A friend was on a diet and was told that if he does not want to eat bread on Shabbos, he does not have to. Is this correct? Do we have an obligation to wash for bread and have three meals on Shabbos?

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    YM Klier, welcome to Mi Yodeya and thanks for bringing your question here. Please note that this site makes no guarantee of validity, and does not offer professional (particularly rabbinic) advice. Treat information from this site like it came from a crowd of your friends.
    – msh210
    May 6, 2013 at 14:45
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    @msh210, I was about to remove the second and third questions, but I see that you chose not to and don't want to step on your judgement without discussing. Shouldn't everything from "Similarly" on be in separate questions?
    – Isaac Moses
    May 6, 2013 at 14:46
  • @IsaacMoses, go right ahead. The three seem to me similar enough that one question can include them all, but I agree it's a stretch. YM Klier, some background: we generally include only one actual question per question on the site, unless questions depend on one another. Your three questions don't seem to, so it looks like two of them are going to be edited out. Please feel free to ask them separately!
    – msh210
    May 6, 2013 at 14:48
  • @msh210 While I can't remove anything, I do think that they are three separate questions. Each one could receive a detailed answer with sources in halakha books, and touch on areas of minhag as well. May 6, 2013 at 14:50
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    @RabbiMichaelTzadok See the faq judaism.stackexchange.com/faq#editing If you feel you can improve the post, go ahead! Others are always reading to double check you, and if we have to roll back, there's no real harm done.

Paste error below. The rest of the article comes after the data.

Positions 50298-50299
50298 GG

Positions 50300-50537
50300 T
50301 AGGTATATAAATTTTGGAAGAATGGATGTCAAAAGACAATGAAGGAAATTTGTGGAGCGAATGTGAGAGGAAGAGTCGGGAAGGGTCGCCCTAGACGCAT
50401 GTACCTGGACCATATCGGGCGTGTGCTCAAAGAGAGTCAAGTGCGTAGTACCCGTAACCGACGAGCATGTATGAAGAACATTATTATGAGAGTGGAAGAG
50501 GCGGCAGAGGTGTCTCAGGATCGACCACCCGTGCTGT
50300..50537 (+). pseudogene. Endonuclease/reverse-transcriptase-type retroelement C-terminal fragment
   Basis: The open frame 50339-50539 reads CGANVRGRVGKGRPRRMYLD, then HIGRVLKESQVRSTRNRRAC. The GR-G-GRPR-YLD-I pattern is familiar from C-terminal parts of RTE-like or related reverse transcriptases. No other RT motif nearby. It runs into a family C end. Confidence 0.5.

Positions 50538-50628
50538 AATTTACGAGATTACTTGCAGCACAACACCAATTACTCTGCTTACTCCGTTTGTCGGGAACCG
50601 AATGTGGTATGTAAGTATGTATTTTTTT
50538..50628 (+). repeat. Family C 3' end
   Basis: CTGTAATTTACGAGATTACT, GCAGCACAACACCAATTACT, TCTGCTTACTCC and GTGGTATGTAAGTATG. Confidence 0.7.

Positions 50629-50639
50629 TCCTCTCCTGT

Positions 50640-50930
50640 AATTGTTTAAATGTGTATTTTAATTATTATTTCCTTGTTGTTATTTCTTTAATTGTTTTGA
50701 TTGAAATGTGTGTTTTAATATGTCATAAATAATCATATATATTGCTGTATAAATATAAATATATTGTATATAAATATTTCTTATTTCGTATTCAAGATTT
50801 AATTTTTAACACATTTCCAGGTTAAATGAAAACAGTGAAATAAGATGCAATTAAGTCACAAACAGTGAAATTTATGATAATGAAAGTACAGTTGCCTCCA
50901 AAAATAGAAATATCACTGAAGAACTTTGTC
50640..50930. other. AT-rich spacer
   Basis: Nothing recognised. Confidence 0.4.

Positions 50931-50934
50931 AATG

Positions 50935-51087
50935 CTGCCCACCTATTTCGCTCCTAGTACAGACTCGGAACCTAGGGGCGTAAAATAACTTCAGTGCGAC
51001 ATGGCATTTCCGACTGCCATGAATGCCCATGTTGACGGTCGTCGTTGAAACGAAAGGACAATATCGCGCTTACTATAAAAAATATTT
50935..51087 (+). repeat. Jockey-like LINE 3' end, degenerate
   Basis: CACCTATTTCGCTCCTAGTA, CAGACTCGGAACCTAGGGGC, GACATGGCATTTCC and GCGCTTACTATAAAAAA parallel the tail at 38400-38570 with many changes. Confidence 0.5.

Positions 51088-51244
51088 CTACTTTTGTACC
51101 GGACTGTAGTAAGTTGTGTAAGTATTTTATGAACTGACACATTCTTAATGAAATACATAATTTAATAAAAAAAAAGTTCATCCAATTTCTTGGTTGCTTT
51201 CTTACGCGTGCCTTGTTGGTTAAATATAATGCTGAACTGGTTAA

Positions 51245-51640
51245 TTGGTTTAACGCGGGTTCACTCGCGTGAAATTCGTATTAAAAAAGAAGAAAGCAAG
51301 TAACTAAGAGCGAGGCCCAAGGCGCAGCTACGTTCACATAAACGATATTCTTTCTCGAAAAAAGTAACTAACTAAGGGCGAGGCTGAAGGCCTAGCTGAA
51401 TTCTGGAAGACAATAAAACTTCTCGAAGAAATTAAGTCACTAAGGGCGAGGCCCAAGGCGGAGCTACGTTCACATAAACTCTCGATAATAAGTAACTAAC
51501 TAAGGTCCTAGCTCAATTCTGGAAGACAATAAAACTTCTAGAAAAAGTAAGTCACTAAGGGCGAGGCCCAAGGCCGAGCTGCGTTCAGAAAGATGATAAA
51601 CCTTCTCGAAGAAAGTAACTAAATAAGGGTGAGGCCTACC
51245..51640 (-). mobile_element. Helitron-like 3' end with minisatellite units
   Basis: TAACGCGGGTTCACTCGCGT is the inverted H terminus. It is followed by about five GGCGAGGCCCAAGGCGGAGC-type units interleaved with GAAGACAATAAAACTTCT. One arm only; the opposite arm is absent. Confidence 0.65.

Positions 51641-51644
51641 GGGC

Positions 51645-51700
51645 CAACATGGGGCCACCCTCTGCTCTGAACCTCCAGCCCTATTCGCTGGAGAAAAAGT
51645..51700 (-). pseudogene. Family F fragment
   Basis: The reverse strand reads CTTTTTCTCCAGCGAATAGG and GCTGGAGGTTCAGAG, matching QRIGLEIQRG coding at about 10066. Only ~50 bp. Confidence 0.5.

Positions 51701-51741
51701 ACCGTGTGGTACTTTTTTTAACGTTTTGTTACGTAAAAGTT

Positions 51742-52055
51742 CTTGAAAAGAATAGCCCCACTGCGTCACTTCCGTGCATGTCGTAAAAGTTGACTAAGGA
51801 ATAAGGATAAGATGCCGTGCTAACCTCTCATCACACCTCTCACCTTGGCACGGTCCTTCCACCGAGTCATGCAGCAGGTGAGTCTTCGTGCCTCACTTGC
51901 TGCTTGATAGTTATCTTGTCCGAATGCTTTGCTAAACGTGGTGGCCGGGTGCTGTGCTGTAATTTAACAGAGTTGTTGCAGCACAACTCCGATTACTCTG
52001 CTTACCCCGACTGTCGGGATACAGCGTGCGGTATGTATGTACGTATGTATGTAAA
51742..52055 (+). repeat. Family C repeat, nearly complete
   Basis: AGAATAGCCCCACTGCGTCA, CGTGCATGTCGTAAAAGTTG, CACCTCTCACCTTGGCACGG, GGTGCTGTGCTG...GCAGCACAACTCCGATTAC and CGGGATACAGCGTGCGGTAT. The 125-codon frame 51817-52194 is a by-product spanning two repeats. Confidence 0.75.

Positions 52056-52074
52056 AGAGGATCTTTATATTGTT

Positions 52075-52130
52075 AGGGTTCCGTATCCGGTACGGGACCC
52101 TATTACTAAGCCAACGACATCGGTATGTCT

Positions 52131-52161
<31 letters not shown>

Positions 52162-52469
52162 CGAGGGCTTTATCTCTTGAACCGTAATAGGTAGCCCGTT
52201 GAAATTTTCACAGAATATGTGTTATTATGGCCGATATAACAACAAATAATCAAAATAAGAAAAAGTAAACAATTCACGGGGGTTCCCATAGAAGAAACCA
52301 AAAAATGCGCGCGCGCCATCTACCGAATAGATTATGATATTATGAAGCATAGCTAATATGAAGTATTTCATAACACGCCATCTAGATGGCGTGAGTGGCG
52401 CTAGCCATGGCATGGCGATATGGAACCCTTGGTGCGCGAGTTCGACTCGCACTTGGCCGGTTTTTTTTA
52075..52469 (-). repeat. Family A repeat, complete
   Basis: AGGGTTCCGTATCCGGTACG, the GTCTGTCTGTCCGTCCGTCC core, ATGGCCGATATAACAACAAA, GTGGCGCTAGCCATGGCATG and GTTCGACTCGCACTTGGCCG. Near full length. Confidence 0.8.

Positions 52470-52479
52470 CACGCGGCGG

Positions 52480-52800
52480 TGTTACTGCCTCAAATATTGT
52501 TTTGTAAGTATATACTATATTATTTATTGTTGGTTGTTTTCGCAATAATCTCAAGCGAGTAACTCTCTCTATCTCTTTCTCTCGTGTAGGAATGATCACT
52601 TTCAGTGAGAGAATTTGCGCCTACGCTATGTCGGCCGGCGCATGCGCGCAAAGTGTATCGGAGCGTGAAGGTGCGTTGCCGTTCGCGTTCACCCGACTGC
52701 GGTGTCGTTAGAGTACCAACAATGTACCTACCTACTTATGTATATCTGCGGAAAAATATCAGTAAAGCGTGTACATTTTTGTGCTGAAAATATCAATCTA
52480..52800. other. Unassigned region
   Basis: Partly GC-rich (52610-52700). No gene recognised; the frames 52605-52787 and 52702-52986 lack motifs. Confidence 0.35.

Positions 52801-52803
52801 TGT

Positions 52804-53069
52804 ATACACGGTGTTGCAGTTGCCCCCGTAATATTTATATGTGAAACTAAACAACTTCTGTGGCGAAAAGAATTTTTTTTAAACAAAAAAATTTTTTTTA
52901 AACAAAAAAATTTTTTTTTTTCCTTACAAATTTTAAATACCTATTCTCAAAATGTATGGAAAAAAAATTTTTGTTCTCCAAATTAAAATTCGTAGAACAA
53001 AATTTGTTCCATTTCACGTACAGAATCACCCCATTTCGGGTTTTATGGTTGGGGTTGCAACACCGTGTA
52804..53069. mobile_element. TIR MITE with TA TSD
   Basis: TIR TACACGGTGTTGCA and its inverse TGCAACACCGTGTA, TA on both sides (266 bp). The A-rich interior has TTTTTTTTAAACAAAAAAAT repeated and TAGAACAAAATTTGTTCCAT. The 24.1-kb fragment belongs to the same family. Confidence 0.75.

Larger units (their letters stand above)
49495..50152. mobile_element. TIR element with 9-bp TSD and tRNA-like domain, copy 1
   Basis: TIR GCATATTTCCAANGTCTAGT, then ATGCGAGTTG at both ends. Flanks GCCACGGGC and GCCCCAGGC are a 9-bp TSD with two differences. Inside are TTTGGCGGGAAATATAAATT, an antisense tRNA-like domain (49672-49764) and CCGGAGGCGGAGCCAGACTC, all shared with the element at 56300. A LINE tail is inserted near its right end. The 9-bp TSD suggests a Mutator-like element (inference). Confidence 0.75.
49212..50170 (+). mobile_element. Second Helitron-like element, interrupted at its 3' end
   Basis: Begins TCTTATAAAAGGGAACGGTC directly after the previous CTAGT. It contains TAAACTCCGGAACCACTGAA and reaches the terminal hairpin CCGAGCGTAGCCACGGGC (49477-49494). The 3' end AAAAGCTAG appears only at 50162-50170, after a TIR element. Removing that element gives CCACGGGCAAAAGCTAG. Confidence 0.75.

– Double AA
    May 6, 2013 at 14:59

4 Answers 4


There is a requirement to eat bread for first two meals of Shabbos, as per the Shulchan Aruch Orach Chaim Siman 274:4.

However, the Mishna Berura Siman 291:1 Sif Katan 3 notes that Shabbos meals were given for oneg meaning pleasure, not for tzar meaning pain or unpleasantness.

The sefer Shemiras Shabbos K'Hilchasa therefore rules in chapter 54 paragraph 35 that someone who is concerned that Shabbos food even may damage him is exempt for eating that food. This of course includes bread, as the entire chapter there is dealing with the requirement to eat bread on Shabbos.

For further reading, see the footnotes there in Shabbos K'Hilchasa where he brings the Mishna Berura Siman 288:1 Sif Katan 3 that eating food which you know will damage you may even be forbidden.


Per Orach Chaim 274:4 both the evening meal and day meal require bread. The only meal where it is not a requirement according to some (Orach Chaim 291:5) is at Shalosh Seudos - the third meal.

This site is not in exchange for Rabbinic guidance. This answers the second question as to whether there is an obligation to wash for bread on Shabbos, which according to the Shulchan Aruch there clearly is. There may be instances where a Rabbi would give a dispensation for a particular circumstance, which may be the case here. Yet in a regular case one would be required to wash.

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    But one can fast on Shabbat. How can eating bread be a requirement?